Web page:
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My next stop was Startford-Upon-Avon. My new interest in acting naturally drew me to the birthplace of the bard himself, William Shakespeare. After the experiences I’ve been having lately I wondered if perhaps I’d meet the man himself…if I was going to see a ghost I wanted it to be an interesting one! I decided I’d carry out my faux-ghost hunt at Shakespeare’s birthplace. This is a big Tudor style house. It was interesting to see how people lived back then. I can safely say I like being in this century, with electricity, running water & modern plumbing!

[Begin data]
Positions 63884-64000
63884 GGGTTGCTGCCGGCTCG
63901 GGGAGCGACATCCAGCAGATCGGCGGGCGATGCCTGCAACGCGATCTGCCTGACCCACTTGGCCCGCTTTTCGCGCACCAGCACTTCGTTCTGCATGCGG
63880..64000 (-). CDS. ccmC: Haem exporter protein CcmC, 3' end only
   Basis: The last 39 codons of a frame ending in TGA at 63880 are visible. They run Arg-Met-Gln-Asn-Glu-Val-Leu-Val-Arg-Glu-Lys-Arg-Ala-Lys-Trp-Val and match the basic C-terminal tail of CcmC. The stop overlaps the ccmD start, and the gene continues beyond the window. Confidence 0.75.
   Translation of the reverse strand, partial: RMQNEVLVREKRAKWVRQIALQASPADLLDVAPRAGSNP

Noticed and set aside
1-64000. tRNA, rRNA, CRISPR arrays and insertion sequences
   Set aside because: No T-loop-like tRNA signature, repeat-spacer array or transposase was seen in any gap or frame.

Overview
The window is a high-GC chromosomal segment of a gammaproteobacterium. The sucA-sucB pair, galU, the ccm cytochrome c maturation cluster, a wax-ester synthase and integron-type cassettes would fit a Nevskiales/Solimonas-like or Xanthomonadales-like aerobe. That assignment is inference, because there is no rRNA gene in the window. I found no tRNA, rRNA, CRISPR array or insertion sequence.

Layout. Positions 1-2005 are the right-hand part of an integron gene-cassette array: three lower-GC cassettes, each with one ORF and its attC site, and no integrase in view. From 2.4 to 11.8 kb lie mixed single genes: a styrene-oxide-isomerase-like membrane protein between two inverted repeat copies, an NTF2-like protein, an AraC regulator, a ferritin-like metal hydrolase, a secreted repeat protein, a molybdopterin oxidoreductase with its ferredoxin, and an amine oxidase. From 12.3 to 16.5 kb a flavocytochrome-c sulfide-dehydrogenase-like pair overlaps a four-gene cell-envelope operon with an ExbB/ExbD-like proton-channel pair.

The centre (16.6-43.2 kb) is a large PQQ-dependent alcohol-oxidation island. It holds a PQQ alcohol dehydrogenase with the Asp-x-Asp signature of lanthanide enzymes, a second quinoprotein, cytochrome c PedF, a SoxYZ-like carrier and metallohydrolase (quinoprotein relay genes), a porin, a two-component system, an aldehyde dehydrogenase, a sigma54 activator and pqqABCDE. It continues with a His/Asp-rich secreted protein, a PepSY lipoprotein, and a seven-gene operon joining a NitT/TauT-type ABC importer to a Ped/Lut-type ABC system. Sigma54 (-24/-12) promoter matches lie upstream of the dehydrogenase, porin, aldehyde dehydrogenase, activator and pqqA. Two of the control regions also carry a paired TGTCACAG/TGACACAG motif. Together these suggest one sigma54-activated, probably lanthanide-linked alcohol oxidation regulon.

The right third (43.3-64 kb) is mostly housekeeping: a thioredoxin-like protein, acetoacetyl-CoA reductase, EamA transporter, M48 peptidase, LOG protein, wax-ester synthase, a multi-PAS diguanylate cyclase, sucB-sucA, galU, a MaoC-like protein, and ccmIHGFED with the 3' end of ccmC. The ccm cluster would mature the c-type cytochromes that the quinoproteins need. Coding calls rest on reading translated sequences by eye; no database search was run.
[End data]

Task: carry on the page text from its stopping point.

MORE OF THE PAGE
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I didn’t run into any spirits but I did meet a nice troupe of actors. Their job is to perform scenes from Shakespearse’s vast collection of works (he wrote ????????? !) in the house’s garden by request. Kindly they let me try my hand at a few scenes. Shakespeare is not an easy thing to tackle and my memory is not as good as the professionals, but I muddled through. I even earned a few applause from the crowd, although they could have just been applauding the attempt and not the actual quality of the performance.

In the end this is as close as I got to meeting Mr. Shakespeare:
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Oh and just for fun, here’s me and Hamlet: